Heat 1 tablespoon butter and a couple splashes of olive oil in a large pan over medium heat (I used the same pan that I cooked the noodles and chard in). Add the mushrooms—along with some salt and pepper, to taste—and cook until they release their liquid, about 3-5 minutes. Add the thyme and 2 garlic cloves (minced), and cook (stirring occasionally), until the garlic is fragrant, and the liquid is evaporated. Add the chard to the pan, mix everything together, and cook for 1-2 more minutes. Remove from heat and set aside.

Make the béchamel. Heat the milk and 1 garlic clove (minced) in a saucepan. Meanwhile, melt 1 stick (8 tablespoons) of unsalted butter in a large pan—to make the clean-up on this dinner easier, I used the same pan that I cooked everything else in. Add the flour to the pan with the butter, and cook over low heat for 1 minute, stirring constantly with a whisk (this will keep it from getting lumpy).  Add the warm milk—a little at a time—whisking constantly to incorporate. At this point, you’ll also want to add 1/2 teaspoon nutmeg and salt and pepper to taste (I added 1 1/2 teaspoons salt and 1 teaspoon pepper). Cook over medium-low heat for 3-5 minutes, whisking frequently, until the béchamel thickens. Set aside.

Now you’re ready to assemble the lasagne. Spread some béchamel on the bottom of a large baking dish. Top with a layer of lasagne noodles, more béchamel, a little parmesan, and 1/3 of the mushrooms and chard. Repeat twice, then top with a final layer of noodles and the last of the béchamel and parmesan. Bake for 30-40 minutes, until golden and bubbling. Garnish each piece of lasagne with some fresh thyme leaves. And enjoy, along with a simple side salad.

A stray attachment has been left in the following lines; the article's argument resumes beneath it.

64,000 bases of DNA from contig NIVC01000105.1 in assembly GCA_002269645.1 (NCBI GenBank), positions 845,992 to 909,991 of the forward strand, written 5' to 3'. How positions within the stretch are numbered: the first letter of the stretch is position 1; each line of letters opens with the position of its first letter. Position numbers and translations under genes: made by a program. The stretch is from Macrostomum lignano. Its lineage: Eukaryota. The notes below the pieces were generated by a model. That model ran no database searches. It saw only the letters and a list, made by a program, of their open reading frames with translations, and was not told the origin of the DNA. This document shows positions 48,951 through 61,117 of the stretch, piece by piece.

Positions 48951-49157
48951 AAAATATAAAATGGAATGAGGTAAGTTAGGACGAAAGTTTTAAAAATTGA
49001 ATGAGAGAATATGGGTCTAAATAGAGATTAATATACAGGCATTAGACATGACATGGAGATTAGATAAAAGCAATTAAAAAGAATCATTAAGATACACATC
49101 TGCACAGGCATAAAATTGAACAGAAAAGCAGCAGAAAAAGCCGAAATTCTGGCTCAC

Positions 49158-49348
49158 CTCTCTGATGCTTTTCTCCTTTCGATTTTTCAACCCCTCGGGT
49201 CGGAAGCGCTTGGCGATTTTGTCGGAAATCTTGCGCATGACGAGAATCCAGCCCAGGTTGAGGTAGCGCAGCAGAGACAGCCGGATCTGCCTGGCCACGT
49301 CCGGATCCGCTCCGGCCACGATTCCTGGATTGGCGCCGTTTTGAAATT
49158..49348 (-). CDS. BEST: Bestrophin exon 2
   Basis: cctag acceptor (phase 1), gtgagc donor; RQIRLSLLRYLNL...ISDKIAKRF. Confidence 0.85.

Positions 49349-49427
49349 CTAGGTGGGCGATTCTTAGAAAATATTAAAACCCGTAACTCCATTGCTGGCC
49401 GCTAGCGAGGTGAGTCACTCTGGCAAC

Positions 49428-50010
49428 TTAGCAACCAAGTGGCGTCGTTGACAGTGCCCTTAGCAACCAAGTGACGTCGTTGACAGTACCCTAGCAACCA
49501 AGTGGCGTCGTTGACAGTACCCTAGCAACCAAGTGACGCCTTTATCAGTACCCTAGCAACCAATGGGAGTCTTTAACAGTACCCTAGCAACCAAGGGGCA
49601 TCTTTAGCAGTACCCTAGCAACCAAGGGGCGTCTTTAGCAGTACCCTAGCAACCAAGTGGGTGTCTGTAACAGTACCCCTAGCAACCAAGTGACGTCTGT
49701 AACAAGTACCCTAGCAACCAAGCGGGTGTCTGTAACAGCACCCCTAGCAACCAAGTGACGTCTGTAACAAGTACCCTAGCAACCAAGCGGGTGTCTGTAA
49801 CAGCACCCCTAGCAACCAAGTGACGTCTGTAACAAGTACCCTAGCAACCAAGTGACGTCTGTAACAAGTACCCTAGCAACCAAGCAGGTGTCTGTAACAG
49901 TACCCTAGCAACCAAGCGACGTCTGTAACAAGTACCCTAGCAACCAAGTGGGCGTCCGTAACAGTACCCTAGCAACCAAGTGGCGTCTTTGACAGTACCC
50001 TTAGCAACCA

2 Comments leave one →
  1. beejay permalink
    July 7, 2011 11:22 am

    Sorry to be so late in my comments, but I just found your blog. It’s great, really, creative cooking at its best.
    So, here’s a little twist you might like to try for creamy, heavy pasta or polenta* dishes like this…it’s Italian, don’t know if it’s used all over Italy or it’s regional. I learned it many years ago as a way to cook cannelloni and have forgotten the details.
    Anyway, try putting a layer of tomato sauce in the bottom of the dish instead of the bech – just plain, uncooked tomato sauce, maybe throw on some herbs of your choice. I always use summer savory for it’s slightly peppery bite. Then assemble as before.
    When you cut through those layers of pasta and creamy-sauced fillings, that dab of tomato at the bottom adds a little piquancy, a sharp contrast to the rest of the dish. And, somehow, it just works. 😉
    Also, my lasagnes tend to have excess moisture at the end. When I was moaning about this to an old friend, who was herself an outstanding cook and the daughter of a Cordon Bleu trained chef, she said, “Just don’t cook the pasta.” Huh? So, I tried it. Works. I thought of this because you were emphasizing getting out the excess liquids. So, another trick that makes life easier – it’s cooking the pasta that stops me from making lasagne when I’m tired, just one too many steps. I still drain everything appropriately, but I haven’t cooked my (dried) lasagne sheets in years. They’re nicely al dente when it’s done, yet the dish is neither dry nor swimming in juices.
    * Gotta love those spell checkers. It didn’t like “polenta” and suggested that just maybe I might coulda possible been meaning “tadpole”? ;))))

    • July 11, 2011 10:13 am

      Thanks so much – so glad that you like the blog!! Love your idea for putting a layer of tomato sauce at the bottom. I will definitely give that a try. Oh, and agreed on not cooking the pasta noddles. I never cook fresh pasta noodles in a lasagne. But sometime my local grocery store doesn’t have fresh pasta sheets… and I end up with the dried ones. Never tried not cooking the dried noodles though – interesting! One of these days I need to just buy a pasta maker so that I can just make my own. 🙂